10 April 2017

Uganda: Kaweesi - a National or Personal Hero?

Photo: Daily Monitor
Slain police spokesperson Kaweesi (file photo).

For whatever reasons, murder can never be justified as a method of settling conflicts in a civilised society.

In the same breath, regardless of the nature of the murder, we should not be tempted to distort the truth for some economic or political expediency.

Yes, like any sudden death, there will always be spontaneous outrage, positive or negative. But the reactions after Andrew Felix Kaweesi's death are shocking and surprising.

For the sake of history, it is important that we separate facts from the opportunistic and irresponsible trash which has dominated the space, giving a skewed national response to his death.

In the outpouring of sadness, many respected politicians eulogised Kaweesi as a good and exemplary officer. Many exalted him as a unique and indispensible officer whose service historians should record with reverence. I find this narrative parochial, sectarian and opportunistic.

To begin with, it is a fact that Kaweesi came to prominence not because he was an extraordinary police officer as regards crime prevention, investigation or general law enforcement.

He became prominent because he was an overzealous principal in a team which had to implement a specific political agenda, which even turned the police into the monster it is today.

Having failed to force the Movement/One-Party system onto Ugandans, Museveni's team championed the removal of term limits in 2005 to allow him continue as president as long as he wished.

Given the history of this country; given the amount of blood and suffering endured by Ugandans in the struggle for political pluralism; given the fact that many politicians had agreed to join/support his government on condition that it was to be a transitional government, Museveni knew that post-2005 was going to be a difficult time for him.

Under the guise of 'professionalising' the army, all the strategic changes had been implemented, including a 'back-door' entrance of his son and friends in the army. Now he needed to transform the police to be similar in order to meet the post-2005 challenges.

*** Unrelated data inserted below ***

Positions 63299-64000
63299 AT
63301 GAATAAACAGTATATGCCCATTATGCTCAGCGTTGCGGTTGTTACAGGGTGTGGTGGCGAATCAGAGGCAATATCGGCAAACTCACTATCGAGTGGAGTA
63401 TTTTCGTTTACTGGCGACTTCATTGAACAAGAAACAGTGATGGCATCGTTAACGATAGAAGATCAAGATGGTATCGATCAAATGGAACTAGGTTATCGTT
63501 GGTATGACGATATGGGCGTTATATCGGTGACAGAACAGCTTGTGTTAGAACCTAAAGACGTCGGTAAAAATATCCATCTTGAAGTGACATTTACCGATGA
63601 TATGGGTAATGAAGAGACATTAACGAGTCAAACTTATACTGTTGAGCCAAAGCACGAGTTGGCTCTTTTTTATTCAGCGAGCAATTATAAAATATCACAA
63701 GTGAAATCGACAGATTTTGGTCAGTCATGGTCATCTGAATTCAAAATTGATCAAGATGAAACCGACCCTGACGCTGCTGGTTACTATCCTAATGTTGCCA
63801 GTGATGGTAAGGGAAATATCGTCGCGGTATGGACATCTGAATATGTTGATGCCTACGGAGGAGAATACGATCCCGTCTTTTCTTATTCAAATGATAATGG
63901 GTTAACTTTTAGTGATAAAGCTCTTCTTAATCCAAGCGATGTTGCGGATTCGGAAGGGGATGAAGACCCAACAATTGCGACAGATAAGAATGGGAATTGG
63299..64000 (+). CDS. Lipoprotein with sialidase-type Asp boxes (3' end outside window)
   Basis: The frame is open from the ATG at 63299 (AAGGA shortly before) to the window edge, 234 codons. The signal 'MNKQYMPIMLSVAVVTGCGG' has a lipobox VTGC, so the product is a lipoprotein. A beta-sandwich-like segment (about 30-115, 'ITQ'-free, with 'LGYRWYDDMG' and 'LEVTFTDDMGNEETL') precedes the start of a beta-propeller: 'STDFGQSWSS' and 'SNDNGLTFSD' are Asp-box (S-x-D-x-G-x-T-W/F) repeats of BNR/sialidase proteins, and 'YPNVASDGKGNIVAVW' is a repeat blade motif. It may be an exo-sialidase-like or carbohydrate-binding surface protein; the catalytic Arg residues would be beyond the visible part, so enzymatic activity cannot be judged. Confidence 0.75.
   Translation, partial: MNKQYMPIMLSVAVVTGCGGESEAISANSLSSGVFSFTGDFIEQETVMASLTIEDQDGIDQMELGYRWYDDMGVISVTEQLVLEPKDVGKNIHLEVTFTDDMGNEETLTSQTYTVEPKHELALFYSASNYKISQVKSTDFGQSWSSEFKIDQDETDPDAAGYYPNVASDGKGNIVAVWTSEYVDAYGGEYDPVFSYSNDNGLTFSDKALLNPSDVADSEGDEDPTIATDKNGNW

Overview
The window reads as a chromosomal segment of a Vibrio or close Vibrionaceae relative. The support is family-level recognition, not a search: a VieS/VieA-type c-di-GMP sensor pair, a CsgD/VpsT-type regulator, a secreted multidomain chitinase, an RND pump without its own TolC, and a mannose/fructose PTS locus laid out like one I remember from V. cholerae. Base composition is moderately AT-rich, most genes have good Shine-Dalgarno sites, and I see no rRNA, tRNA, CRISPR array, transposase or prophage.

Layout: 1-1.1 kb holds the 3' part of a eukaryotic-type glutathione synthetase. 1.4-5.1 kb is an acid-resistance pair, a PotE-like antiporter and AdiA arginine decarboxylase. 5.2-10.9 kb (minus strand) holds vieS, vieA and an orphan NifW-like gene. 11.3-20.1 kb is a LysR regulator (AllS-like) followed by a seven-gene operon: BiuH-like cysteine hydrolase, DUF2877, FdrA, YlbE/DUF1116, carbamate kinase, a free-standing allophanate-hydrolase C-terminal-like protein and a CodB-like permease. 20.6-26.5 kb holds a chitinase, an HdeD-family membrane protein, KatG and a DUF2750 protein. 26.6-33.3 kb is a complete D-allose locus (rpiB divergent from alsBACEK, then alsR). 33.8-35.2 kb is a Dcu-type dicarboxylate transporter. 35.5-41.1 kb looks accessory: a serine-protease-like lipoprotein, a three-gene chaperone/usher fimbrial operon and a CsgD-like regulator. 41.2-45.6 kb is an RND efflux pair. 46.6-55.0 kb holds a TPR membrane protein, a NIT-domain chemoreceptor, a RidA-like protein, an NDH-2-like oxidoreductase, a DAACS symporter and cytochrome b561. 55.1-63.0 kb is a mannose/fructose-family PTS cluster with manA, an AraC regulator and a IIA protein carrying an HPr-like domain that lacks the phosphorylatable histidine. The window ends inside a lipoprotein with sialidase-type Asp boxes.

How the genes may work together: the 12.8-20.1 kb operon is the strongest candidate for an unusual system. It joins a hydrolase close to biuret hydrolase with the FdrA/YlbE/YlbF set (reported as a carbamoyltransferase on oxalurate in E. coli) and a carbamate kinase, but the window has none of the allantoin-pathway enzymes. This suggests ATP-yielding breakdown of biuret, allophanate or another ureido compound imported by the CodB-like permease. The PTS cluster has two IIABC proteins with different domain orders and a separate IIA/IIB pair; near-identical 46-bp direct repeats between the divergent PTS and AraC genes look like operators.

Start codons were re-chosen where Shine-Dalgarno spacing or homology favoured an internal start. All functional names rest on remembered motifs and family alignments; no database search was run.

Gen Kale Kayihura, an NRA/NRM cadre, had already been deployed to foresee the overhaul. Kaweesi, indeed as evidenced by the way he was recruited into the police, became one of his handymen. He was fast-tracked through many ranks depending on the assignment needed. Among others, he had to head the police training school for obvious reasons.

Broadly, the police was capacitated and sharpened in all aspects: manpower, training, equipment and funding. Between 2005 and 2015, the number of policemen increased from 14,000 to 44,000, the vehicle fleet from 200 to 850 including 30 armoured personnel carriers and 3,500 motorcycles.

The police budget grew tremendously too. There were also structural changes. For example, the Special Branch was disbanded and replaced by Internal Security Organization.

Even new policing methods were introduced - this was seen through the sourcing of intelligence and recruitment of groups such as boda boda riders, market vendors, street urchins such as Kibooko squad, Kifeesi, black mamba, etc. Mildly put, 2005-2016 was 'operation hakuna mchezo' for the police.

As noted, the mission was political and was simple: regardless of the pretence of multi-party politics, the position of Mr Museveni and his supremacy were not to be challenged.

Anybody trying to do so had to be met with the utmost wrath of the 'new' police. Accordingly, Dr Kizza Besigye and all the opposition leaders who have attempted to challenge Museveni have harrowing and unforgettable stories to tell.

Unfortunately, many of our countrymen have lost their lives, others are paralyzed, while countless souls have life-long physical and psychological scars.

Gen Kayihura, Kaweesi and the team have been unapologetic, unrestrained and operating above any law in this country. They had/have the power over any individual or group activity such as the right to move out of one's home!

They arrest, torture or imprison as and when they wish; the judiciary interprets the law according to their liking. The paragon was the 2016 elections - Uganda was turned into a 'five-star prison'.

The police, whose mouthpiece was Kaweesi, became the 'law'. They would stop rallies, detain candidates, and did many ghastly things until Museveni was sworn in.

As Museveni has severally pointed out, the likes of Kayihura and Kaweesi are his heroes, but that does not automatically make them everybody's heroes.

The author is a Ugandan living in South Africa.


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